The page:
Suppose that $R$ is a commutative ring with identity $1$
Let $a\in R$ with $ab=0$ for some $b\ne0$.
Under what conditions $a$ must be also nilpotent?
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This is technically an answer, though I don't know if it's particularly useful...
Proof: If $a$ is nilpotent, then it is contained in all (minimal) prime ideals of $R$. Conversely, suppose that every minimal prime ideal containing $b$ also contains $a$. It is enough to show that $a$ is a member of every minimal prime of $R$ (for then $a$ is a member of every prime of $R$, and is therefore in the nilradical of $R$). So let $P$ be a minimal prime of $R$. If $b \in P$ then by hypothesis $a \in P$ also. On the other hand, if $b \notin P$ then $ab = 0 \in P$ with $P$ prime implies that $a \in P$. QED
In particular, if $b \in R$ is a zero divisor that is not a member of any minimal prime, then every element of $R$ that annihilates $b$ is nilpotent. (For if $ab = 0$, then it's vacuously true that every minimal prime containing $b$ also contains $a$.)
For a specific example of this situation, take the ring $R = k[x,y]/(x^2,xy)$. This has unique minimal prime ideal $(x)$, with $y \notin (x)$. So every element of $R$ that annihilates $y$ (for instance, $x$) must be nilpotent. (In fact, the annihilator of $y$ is quite easily seen to be $(x)$. So it's not a terribly interesting example.)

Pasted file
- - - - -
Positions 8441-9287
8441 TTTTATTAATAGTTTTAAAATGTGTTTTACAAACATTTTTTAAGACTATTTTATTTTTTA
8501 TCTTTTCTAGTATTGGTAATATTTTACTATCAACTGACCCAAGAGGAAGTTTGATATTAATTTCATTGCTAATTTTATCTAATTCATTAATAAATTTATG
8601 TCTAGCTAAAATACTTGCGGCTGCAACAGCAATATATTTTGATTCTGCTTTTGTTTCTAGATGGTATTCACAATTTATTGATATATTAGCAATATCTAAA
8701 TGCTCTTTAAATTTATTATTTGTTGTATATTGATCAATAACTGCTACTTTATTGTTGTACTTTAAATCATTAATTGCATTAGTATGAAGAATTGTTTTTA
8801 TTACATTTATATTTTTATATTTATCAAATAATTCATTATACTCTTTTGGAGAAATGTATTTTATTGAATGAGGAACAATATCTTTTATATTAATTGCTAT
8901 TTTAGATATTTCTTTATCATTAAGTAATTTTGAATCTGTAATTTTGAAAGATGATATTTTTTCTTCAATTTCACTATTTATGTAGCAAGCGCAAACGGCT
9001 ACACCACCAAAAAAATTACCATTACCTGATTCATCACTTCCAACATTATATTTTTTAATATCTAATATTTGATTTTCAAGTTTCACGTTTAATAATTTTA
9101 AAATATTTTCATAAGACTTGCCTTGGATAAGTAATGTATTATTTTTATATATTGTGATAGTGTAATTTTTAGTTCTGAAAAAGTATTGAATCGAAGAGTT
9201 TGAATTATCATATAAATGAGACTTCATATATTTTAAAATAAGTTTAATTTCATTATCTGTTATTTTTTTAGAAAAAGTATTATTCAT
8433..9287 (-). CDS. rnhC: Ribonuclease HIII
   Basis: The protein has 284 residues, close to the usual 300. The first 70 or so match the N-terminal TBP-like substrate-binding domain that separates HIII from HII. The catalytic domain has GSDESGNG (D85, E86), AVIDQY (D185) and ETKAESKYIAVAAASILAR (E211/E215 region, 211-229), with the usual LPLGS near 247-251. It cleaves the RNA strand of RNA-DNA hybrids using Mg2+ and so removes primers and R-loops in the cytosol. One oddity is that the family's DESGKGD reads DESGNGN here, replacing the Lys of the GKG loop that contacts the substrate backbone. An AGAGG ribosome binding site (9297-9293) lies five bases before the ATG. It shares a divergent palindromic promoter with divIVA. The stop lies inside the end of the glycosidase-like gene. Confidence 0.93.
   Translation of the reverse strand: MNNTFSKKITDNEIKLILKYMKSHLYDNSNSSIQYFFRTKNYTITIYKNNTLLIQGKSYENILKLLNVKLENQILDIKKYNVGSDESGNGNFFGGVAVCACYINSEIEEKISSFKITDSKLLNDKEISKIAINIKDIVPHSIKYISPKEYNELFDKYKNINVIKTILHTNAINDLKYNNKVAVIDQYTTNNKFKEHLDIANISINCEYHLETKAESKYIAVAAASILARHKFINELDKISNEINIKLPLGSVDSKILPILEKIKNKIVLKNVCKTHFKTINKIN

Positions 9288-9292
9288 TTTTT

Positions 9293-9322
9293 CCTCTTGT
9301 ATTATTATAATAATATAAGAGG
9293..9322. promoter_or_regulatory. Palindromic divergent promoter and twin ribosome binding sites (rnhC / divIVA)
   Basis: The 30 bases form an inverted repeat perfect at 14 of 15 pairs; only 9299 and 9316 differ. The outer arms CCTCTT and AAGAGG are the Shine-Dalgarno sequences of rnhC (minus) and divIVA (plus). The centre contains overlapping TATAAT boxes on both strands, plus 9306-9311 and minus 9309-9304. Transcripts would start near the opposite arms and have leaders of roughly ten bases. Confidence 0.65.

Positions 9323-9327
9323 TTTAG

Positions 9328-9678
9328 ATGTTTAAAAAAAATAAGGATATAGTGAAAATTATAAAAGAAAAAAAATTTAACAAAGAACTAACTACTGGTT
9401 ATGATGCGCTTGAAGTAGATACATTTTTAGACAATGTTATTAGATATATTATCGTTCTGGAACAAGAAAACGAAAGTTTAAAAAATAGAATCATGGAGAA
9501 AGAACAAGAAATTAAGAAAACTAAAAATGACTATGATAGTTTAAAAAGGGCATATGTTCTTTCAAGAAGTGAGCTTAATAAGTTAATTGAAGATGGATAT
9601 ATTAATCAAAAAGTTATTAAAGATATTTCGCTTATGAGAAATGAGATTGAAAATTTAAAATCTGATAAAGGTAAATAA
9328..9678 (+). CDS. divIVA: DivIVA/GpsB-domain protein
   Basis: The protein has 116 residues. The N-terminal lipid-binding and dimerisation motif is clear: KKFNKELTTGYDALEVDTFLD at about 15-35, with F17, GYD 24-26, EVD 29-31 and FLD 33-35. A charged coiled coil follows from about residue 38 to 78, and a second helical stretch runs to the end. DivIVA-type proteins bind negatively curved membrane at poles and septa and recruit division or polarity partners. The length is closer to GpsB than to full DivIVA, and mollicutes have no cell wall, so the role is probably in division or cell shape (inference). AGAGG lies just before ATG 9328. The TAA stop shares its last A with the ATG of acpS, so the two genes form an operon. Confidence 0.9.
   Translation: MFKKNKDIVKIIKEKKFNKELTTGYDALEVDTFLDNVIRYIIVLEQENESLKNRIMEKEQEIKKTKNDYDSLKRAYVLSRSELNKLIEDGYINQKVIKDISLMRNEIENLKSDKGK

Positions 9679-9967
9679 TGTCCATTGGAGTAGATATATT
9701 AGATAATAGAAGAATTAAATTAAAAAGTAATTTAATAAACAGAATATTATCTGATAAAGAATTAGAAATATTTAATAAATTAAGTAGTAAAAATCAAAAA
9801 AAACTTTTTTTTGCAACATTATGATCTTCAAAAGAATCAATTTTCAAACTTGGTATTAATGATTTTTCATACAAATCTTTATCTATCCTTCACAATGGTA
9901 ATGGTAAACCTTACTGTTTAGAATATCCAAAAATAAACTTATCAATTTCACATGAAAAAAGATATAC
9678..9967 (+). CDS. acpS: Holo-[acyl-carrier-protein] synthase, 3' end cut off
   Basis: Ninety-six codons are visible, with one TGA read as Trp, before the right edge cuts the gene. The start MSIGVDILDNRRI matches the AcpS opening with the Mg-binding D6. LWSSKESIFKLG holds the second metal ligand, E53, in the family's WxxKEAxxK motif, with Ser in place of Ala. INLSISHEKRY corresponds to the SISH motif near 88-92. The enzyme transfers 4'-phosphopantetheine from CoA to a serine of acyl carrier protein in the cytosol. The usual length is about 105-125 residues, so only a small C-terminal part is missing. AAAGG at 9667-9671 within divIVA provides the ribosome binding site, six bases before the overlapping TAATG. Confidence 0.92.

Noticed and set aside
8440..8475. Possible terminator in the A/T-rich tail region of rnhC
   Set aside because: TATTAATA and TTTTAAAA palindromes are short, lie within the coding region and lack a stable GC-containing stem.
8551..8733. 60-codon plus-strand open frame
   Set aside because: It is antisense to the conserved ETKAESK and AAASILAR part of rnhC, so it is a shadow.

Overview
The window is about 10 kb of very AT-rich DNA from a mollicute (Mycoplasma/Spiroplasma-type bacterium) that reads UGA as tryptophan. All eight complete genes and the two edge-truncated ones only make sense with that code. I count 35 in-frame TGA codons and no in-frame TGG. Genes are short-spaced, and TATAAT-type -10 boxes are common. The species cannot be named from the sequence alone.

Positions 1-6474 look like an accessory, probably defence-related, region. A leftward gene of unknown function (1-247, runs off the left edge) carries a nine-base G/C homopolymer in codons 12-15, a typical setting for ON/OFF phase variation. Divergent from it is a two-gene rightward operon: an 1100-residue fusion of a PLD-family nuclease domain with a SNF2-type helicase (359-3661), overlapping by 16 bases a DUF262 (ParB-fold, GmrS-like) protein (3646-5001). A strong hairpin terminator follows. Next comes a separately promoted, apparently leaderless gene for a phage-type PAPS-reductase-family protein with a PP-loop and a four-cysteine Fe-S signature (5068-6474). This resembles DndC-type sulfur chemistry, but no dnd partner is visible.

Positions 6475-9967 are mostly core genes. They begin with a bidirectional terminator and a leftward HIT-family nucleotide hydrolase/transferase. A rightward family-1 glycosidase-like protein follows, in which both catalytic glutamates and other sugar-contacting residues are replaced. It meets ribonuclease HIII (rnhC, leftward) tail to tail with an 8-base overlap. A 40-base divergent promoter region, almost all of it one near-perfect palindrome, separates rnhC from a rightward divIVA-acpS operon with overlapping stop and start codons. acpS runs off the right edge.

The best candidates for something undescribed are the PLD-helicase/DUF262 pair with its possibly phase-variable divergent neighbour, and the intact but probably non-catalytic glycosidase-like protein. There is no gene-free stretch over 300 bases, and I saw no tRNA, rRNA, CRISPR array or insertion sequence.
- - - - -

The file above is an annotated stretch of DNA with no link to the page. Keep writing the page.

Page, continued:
(You may also wish to see the following question on MathOverflow for vaguely related information: http://mathoverflow.net/questions/20826.)
I don't think there is any better answer for this question than the more specific ones given at your other question "Under what conditions does a ring R have the property that every zero divisor is a nilpotent element? ". The most natural conditions are mentioned there, and they are generally conditions on ideals of the ring, not the specific element $a$.
To recap some of the sufficient conditions mentioned there that make zero divisors nilpotent:
(Actually, $2$ implies $3$.)